1. This Rule was obtained against an order acquitting the opposite party Sham Sundar Sadhukhan of a charge under Section 6 (1), Bengal Food Adulteration Act. The order of acquittal was passed by Jonab S. M. A. Meerza, Magistrate, 1st Class, Serampore. Against this order an application was made to the District Magistrate and it was rejected. The Health Officer of the Serampore Municipality then moved this Court and obtained this Rule against the order of acquittal.
2. The case is of a very simple nature and we are of opinion that the order of acquittal cannot stand. The accused has a shop in New Gate Street, Serampore, where he sells mustard oil. Samples of mustard oil exposed for sale in this shop were taken and sent to the Public Analyst. He has made a report which is Ex. 2. Therein it is stated inter alia that argemone oil was present in the sample. Upon this report being furnished the present prosecution was started.
3. The learned Magistrate acquitted the accused on grounds stated in his judgment which we are not quite able to appreciate. There is the clear finding that argemone oil was present in the sample taken from the shop of the accused. This is the report of the Public Analyst and it does not seem to have been challenged. In the report certain other details have been given regarding the saponification value and the iodine content of the oil and from the report it seems that so far as the saponification value and the iodine value are concerned the mustard oil conforms to the standard laid down by the law. It seems that it is on this ground that the learned Magistrate has acquitted the accused. He says further that the quantity of the argemone oil present has not been stated. He presumes from the fact that the saponification value and the iodine value are within limits that the percentage of argemone oil was necessarily very small. What grounds he had for such presumption we do not know. The two questions are quite distinct and we are not aware of the fact that there is any inter relation between the presence of argemone oil and the saponification value and the iodine value in the oil. The learned Magistrate then goes on to say that it is a matter of common knowledge that argemone seeds are unavoid. ably mixed up with mustard seeds. After saying this he relies upon the case of Mithan Lal v. Emperor, 149 I. C. 222 : (A. I. R. (21) 1934 ALL. 439; 35 Cr. L. J. 912) and says that in accordance with the above ruling the accused should be acquitted. Learned Advocate appearing on behalf of the petitioner points out to us Section 6 (1) (v) of the aforesaid Act. According to that sub-section the law prohibits a person from selling, exposing for sale, etc. mustard oil unless it is derived exclusively from mustured seeds. He then draws our attention to the provisions of Section 21 of the Act which says that any person contravening any of the provisions of the Act mentioned in the first column of the table just below the section shall be punished, etc. Now, in the table we find in col. 1, Section 6, Sub-section (1) and in col. 2 we find the following words: 'Sale, etc. of milk, butter, ghee, wheat flour, mustard oil or notified article which is not of the prescribed quality or not is labelled or marked in the prescribed manner.' He argues that it has been conclusively proved that the oil has not been derived exclusively from mustard seeds and that therefore the provisions of Section 6 (1) of the Act have been disobeyed. It follows, he says, that the accused is punishable under Section 21 of the Act. Mr. Basu appearing on behalf of the accused relied upon Section 5 (1) (b) of the Act. He also relied upon the preamble of the Act and certain Notifications of the Government made under the provisions of the Act. His contention put shortly is that the presence of the argemone oil was minute and unavoidable and that consequently there should be no: presumption that the oil was adulterated. That being so, he says, the order of acquittal is proper. In our opinion this contention cannot be upheld. Section 5 (1) (b) deals with the sale of food and it says that where any article of food is unavoidably mixed with some estraneous matter in the process of collection or preparation an offence shall not be deemed to be committed where such extraneous matter is found in the food. That section has nothing whatever to do with the provisions of Section 6 (1) (v). Section 6 (1) (v) is a distinct and separate section and it prohibits a person from keeping mustard oil unless it is derived exclusively from mustard seeds In our opinion the case has nothing to do with saponification value or iodine content nor is it a case in which the Court has to consider when a presumption of adulteration should arise. Although it is framed with the object of preventing adulteration of food, it is not a section which is governed by Section 5, it is a distinct section and its wording is in our opinion absolutely clear and incapable of misapprehension. It prohibits the storing, or keeping for sale of mustard oil which is not derived exclusively from mustard seeds.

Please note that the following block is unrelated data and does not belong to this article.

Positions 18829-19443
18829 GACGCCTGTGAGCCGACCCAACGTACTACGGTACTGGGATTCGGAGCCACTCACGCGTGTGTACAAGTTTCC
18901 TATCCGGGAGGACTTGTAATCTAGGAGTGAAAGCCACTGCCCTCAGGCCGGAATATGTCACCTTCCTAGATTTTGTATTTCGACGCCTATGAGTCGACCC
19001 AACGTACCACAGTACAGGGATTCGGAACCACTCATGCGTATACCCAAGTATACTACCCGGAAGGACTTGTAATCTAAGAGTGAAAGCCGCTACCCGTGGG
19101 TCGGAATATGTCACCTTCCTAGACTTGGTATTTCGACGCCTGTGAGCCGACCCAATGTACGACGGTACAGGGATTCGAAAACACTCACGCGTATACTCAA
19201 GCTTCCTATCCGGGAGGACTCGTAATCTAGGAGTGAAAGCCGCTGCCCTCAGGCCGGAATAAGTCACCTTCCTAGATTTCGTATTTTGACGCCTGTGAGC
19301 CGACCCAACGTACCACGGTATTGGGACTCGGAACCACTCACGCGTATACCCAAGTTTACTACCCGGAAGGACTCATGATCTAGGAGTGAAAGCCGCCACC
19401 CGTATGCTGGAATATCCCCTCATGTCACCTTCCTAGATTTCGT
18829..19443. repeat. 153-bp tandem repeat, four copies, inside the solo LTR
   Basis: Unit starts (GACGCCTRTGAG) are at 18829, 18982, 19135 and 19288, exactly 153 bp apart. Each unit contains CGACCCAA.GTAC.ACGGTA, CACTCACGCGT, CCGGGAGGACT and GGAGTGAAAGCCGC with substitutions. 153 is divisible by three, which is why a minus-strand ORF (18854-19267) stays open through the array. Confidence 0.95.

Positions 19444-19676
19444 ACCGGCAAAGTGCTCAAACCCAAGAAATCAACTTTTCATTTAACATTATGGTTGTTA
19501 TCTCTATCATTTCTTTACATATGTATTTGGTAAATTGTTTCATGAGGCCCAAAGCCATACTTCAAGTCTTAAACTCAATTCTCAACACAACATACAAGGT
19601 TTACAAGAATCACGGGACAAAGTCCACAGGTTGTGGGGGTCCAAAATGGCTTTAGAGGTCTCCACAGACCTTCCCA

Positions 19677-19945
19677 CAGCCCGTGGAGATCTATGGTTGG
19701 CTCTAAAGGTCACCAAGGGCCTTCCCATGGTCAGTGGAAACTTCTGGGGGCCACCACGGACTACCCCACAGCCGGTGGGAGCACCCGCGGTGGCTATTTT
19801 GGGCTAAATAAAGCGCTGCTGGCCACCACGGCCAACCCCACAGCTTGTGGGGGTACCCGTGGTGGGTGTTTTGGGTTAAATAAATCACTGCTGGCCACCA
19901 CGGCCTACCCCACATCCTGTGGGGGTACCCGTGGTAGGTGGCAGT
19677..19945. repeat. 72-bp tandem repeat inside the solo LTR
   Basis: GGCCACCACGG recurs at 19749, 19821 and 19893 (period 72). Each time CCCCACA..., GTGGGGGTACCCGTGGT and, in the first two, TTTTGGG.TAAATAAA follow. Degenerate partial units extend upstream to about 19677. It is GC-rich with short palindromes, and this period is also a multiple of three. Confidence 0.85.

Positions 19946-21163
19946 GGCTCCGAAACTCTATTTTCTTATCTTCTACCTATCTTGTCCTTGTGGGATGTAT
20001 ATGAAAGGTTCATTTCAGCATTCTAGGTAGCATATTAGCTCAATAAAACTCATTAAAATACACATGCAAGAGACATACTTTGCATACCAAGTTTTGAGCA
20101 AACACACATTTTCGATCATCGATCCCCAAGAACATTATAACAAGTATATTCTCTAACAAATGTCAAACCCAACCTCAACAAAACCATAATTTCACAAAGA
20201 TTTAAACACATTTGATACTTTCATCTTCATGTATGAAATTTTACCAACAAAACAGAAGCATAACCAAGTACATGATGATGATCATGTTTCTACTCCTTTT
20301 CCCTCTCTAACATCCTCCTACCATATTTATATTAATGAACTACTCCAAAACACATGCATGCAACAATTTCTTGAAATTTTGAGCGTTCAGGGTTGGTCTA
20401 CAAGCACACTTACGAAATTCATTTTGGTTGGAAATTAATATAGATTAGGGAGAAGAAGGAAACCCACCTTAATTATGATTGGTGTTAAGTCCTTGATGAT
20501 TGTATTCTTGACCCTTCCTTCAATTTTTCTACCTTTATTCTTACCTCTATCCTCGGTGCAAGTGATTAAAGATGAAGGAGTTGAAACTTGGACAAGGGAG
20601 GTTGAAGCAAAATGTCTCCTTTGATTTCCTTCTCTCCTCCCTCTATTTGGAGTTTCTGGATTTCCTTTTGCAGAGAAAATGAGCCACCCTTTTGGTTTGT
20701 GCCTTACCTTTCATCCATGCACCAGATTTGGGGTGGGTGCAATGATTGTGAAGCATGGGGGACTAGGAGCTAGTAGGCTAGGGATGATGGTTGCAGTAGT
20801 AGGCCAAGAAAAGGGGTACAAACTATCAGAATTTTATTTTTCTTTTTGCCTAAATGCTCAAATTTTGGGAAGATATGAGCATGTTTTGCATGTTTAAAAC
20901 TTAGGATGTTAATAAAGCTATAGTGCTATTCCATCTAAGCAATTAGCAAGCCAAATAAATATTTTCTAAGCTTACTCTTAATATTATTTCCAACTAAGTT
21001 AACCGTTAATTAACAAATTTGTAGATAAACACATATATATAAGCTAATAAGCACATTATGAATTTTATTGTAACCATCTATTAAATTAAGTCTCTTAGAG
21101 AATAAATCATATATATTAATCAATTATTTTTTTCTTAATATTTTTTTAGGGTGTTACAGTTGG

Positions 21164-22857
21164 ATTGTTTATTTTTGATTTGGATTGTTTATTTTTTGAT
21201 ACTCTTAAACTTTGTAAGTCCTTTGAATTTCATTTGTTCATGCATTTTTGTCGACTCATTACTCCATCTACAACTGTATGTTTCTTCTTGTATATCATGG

4. We are of opinion therefore that the Court below has misdirected itself on the question of law. The matter is of serious public importance and we are of opinion that in the circumstances we should set aside the order of acquittal and direct a retrial in the light of the observations made above. The retrial shall be held by some other Magistrate who shall be appointed by the District Magistrate of Hooghly in this behalf.